When growing up, I was fascinated by all kinds of wildlife. I was just as fascinated by insects, spiders, slugs and snails and suchlike as I was with animals and birds. As a little girl, I was utterly fearless when it came to wildlife (although very shy in front of strange people!). I believed all little creatures had the potential of being my friends (and I theirs) if they just had the time to grow accustomed to me.
At the house where I spent the first thirteen years of my life, the garage was sunk into the hill on the side of the road, with a tarmac roof which could be easily sat on, or climbed on, from the garden. (There was, of course, a barrier before the drop on the other side.)
The tarmac would grow warm on sunny days and I would perch or lie on it, and examine the honey bees buzzing around the Cranesbill Geraniums with grew up round the sides. Initially wearing gloves, I would somehow “persuade” the bees to climb onto my fingers. After a while, I grew more confident and took the gloves off, and watched them climb onto my fingertips. No, not once was I stung; though it’s not something I would try now – and I suspect my parents would not have been entirely happy with this activity!
It simply did not occur to me that these creatures would hurt such a friendly little girl as I was! Even when wasps chased me across the school playground, I would be proud of the fact that they preferred me to the others – although this sentiment would change rather drastically in the future. My enthusiastic attitude towards the attention of wasps ended one day, when sitting in the school hall, I suddenly felt an intense stinging pain on the back of my neck. A drowsy wasp must have landed there and, as I shifted my head, felt threatened and stung me. We found it flailing on the floor afterwards. I’m afraid an unprovoked wasp sting rather effected my attitude…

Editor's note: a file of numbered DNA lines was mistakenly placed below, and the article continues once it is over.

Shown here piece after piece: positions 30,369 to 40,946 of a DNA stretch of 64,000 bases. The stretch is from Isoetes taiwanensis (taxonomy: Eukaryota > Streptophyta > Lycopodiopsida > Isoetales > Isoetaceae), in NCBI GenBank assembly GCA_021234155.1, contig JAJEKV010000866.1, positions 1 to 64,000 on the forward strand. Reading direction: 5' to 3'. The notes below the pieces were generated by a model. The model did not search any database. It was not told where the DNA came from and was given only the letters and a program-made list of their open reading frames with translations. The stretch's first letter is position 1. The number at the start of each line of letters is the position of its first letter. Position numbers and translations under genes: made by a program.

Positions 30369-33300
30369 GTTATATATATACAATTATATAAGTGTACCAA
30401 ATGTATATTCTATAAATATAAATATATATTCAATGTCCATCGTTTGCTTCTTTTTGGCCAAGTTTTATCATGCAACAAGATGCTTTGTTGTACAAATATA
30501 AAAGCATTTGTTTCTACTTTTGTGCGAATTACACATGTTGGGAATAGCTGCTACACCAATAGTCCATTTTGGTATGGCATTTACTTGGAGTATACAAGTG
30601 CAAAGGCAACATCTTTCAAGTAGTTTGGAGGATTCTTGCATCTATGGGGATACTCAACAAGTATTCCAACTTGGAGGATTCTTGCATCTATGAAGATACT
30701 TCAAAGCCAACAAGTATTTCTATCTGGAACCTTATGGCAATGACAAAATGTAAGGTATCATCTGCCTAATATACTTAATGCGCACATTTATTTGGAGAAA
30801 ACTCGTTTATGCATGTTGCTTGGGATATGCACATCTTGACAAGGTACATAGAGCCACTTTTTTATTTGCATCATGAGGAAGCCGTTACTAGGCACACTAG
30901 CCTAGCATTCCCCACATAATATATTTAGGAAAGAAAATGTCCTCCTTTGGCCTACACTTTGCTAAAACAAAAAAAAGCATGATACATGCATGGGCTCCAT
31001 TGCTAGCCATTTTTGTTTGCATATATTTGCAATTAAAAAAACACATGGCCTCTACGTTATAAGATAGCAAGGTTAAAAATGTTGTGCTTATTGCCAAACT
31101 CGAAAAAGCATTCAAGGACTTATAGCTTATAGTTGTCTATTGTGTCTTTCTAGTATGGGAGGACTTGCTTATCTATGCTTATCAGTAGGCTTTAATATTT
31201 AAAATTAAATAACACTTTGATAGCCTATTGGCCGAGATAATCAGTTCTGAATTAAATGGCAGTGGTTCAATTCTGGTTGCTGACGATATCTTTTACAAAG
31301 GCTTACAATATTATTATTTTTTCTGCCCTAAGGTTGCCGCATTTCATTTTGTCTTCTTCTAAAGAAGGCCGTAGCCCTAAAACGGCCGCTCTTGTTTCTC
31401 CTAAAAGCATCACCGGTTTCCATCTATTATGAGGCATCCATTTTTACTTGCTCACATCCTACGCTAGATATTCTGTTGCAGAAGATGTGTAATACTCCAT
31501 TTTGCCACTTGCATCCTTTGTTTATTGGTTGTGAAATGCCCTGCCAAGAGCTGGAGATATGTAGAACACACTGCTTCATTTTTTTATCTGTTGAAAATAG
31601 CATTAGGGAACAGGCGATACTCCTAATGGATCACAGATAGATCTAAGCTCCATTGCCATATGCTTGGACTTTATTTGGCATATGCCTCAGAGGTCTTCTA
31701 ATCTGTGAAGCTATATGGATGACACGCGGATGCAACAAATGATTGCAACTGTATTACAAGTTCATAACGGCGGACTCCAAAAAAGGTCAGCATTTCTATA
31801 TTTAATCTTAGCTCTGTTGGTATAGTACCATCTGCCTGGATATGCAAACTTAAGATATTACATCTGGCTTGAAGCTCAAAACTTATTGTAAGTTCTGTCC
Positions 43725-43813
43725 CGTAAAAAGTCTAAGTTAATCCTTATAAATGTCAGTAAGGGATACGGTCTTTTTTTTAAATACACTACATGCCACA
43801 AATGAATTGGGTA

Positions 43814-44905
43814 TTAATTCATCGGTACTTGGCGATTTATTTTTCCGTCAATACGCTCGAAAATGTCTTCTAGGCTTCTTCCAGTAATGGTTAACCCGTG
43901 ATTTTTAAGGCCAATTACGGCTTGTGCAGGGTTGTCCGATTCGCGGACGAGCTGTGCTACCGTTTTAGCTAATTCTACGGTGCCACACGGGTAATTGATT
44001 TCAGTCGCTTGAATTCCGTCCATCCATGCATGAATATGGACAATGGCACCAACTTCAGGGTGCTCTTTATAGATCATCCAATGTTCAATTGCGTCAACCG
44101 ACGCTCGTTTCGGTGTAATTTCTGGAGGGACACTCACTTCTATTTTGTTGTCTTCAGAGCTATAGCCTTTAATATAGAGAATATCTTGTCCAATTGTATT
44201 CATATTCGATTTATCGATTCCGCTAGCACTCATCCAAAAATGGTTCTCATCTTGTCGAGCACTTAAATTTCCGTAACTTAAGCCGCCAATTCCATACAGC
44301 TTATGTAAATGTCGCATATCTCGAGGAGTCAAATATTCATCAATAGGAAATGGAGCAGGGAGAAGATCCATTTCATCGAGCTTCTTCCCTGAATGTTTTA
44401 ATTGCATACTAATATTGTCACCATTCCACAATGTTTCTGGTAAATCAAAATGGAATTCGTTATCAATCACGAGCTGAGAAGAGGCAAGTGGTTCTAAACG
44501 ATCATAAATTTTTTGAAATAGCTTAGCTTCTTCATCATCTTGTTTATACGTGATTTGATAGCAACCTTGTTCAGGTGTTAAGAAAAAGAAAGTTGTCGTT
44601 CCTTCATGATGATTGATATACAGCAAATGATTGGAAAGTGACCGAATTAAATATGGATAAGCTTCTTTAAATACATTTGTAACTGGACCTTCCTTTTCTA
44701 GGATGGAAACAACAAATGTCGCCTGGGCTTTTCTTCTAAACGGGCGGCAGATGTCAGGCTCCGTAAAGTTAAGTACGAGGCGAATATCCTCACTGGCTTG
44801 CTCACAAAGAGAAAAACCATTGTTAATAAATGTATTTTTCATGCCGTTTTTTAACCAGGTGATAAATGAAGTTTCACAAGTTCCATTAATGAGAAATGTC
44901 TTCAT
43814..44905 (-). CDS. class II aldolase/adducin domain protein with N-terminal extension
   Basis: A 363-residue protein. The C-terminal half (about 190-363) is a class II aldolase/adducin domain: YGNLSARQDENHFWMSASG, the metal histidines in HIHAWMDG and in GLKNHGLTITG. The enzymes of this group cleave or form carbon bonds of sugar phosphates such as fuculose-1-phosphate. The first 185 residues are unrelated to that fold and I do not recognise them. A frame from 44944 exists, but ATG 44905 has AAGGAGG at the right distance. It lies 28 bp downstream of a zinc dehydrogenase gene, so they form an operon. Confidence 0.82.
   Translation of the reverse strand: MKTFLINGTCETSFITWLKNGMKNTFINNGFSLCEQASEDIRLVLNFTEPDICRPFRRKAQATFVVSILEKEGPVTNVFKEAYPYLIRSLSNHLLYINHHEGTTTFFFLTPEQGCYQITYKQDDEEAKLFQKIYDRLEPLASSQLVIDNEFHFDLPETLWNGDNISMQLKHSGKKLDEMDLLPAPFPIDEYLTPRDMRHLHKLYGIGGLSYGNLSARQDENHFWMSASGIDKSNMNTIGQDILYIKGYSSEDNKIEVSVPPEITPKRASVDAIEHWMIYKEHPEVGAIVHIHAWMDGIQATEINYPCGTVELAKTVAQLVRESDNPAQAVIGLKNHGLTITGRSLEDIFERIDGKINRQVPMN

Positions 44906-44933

Anyway. Enough about wasps! I would go around the garden collecting slugs, snails, or woodlice (‘chiggy pigs’ as I knew them), giving them leaf matter or roots/wood to eat. I would watch with fascination as pregnant woodlice gave birth to dozens of tiny white miniature selves, turning them upside down (poor things!) to watch the babies moving around in their parent’s ‘tummies’. The naturalist in me, I suppose! I would hope I didn’t poke or prod at them, but I suspect most small children do, and I wasn’t any different.
As for spiders…well there were plenty of spiders in my life, the house being what it was – big brown ones in the bath and sinks were regular, and there were plenty of fascinating garden spiders outside, hanging on their webs. Intrigued by what they would do, I would put a tiny piece of grass in the web, and watch them ‘tidy’ it up and throw it away. I confess I also offered up the occasional woodlouse (!!) to watch the spider wind it up. I found it frustrating that a fly never got caught while I was watching…
At school, a certain group of boys would frequently come up to the girls with cupped hands, saying they were holding a big spider. This would cause some to back off, shrieking, but I and another friend held our ground until they confessed there was no spider. Growing bored of it, I went and found a big, hairy, house spider and walked up to those very same boys with the spider in my cupped hands. Of course, they didn’t believe me for an instant. When I opened my hands, it turned out they could run and scream with the best of them!
As I grew up, childhood courage receded and adult fear crept in…I brace myself at the sight of a wasp and try not to hurtle off until it gives up bothering me. (Do I smell nice to wasps, or something?!) I won’t handle a spider unless I absolutely have to, although if there’s a room full of shrieking adults I will gently pick one up and throw it out the window on their behalf. And daddy long legs (crane flies) are my worst. It’s fine if they are just minding their own business, but if they fly towards me, they cause a great deal of frantic hand flapping and leaping about lest they fly in my face (and hair!).
The child that I was would look on in astonishment at all the fuss – and, I suspect, no small amount of superiority…
Today: 4/10, medium